Lagarde's appointment may be a missed opportunity
A mosaic of international currencies
STEVE CHIOTAKIS: China said today it supports newly appointed International Monetary Fund chief Christine Lagarde. The French Finance Minister was appointed to the position after some jockeying among other countries including China and Mexico.
Simon Johnson is a professor at MIT and a former chief economist at the IMF. Hi Simon.
SIMON JOHNSON: How are you?
CHIOTAKIS: I'm doing well. Do you think the IMF missed an opportunity by appointing a European versus maybe someone from any emerging market?
JOHNSON: Yes I think they did. Miss Lagarde has some very strong qualifications. But she also has a conflict of interest in that the French government -- where she's finance minister right now -- is up to its eyeballs in the euro zone and Greek mess.
CHIOTAKIS: Do you think Lagarde's going to show some sort of favoritism towards Greece because she is a European?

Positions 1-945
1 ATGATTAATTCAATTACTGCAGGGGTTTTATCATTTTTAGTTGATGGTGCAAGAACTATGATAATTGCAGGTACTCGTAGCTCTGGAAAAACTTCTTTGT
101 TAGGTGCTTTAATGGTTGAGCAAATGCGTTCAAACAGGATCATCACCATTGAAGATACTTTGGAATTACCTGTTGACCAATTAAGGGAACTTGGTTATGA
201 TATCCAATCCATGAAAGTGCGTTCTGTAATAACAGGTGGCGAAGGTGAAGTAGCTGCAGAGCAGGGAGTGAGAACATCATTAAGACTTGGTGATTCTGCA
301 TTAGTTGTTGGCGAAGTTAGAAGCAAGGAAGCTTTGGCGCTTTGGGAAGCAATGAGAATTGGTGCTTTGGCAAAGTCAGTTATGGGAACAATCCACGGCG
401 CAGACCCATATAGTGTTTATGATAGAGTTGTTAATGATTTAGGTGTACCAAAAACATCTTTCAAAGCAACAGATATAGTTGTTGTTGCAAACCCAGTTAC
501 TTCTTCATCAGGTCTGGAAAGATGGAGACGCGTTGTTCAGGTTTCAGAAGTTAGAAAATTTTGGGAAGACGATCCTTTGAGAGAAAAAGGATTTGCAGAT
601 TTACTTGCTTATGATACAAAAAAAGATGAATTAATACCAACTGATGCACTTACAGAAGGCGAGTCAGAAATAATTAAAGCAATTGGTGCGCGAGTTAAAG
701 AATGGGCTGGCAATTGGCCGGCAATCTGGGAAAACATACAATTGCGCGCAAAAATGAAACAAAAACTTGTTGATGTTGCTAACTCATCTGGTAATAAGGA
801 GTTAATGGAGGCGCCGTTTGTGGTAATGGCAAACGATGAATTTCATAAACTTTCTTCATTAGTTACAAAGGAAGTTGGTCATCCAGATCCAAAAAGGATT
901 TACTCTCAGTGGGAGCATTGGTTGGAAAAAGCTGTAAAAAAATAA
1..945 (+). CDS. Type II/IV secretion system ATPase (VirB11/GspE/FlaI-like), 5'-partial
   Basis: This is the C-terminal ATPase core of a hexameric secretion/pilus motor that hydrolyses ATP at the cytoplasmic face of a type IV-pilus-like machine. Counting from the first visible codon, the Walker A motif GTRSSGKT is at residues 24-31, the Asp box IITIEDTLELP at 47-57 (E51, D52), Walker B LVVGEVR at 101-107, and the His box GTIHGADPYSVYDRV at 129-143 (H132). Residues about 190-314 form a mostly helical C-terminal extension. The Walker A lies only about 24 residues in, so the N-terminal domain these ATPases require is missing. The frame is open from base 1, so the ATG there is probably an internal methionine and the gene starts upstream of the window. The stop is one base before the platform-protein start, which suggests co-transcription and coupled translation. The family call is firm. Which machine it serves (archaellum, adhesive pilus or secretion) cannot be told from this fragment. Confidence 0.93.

JOHNSON: She will show favoritism towards French banks, not toward Greece.
CHIOTAKIS: Because the French banks, of course, hold so much of the Greek debt?
JOHNSON: The French banks are exposed to Greek debt directly and indirectly. But the big issue is the French banks don't have enough capital, and the French are very worried about what would happen if French banks, or German banks or Italian banks were to collapse.
CHIOTAKIS: How far in the future do you think we'll know if she was a good choice or a bad choice?
JOHNSON: I think you could look out about two years, see what happens in Greece, see what happens in the euro zone. If they really turn the corner, these will be indications of success. But I'm not optimistic.
CHIOTAKIS: What about beyond Lagarde's term at the IMF? Do you think the merging market question will come up again?
JOHNSON: It's bound to come up every time that they pick a new managing director but the emerging markets are not well organized. They don't see themselves having converging interests. You should expect Europe to predominate at the IMF for a considerable period of time and I think that will undermine the legitimacy in the institution around the world.
CHIOTAKIS: Simon Johnson, MIT professor, former IMF chief economist. Simon thanks.
JOHNSON: Thank you.